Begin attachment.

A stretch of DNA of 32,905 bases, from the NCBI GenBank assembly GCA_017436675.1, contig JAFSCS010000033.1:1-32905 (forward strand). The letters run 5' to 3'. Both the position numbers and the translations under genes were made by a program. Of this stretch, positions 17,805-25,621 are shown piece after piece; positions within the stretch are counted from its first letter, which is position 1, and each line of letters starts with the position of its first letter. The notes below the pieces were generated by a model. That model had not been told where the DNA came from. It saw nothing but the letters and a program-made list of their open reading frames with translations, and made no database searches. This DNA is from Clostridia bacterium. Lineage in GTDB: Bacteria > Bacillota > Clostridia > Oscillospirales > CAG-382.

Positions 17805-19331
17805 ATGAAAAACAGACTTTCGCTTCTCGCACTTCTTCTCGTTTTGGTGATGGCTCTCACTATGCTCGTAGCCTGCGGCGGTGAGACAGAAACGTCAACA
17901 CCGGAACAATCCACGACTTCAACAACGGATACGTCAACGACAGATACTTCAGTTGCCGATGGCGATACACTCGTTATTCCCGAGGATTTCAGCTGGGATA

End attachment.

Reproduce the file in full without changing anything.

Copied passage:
A stretch of DNA of 32,905 bases, from the NCBI GenBank assembly GCA_017436675.1, contig JAFSCS010000033.1:1-32905 (forward strand). The letters run 5' to 3'. Both the position numbers and the translations under genes were made by a program. Of this stretch, positions 17,805-25,621 are shown piece after piece; positions within the stretch are counted from its first letter, which is position 1, and each line of letters starts with the position of its first letter. The notes below the pieces were generated by a model. That model had not been told where the DNA came from. It saw nothing but the letters and a program-made list of their open reading frames with translations, and made no database searches. This DNA is from Clostridia bacterium. Lineage in GTDB: Bacteria > Bacillota > Clostridia > Oscillospirales > CAG-382.

Positions 17805-19331
17805 ATGAAAAACAGACTTTCGCTTCTCGCACTTCTTCTCGTTTTGGTGATGGCTCTCACTATGCTCGTAGCCTGCGGCGGTGAGACAGAAACGTCAACA
17901 CCGGAACAATCCACGACTTCAACAACGGATACGTCAACGACAGATACTTCAGTTGCCGATGGCGATACACTCGTTATTCCCGAGGATTTCAGCTGGGATA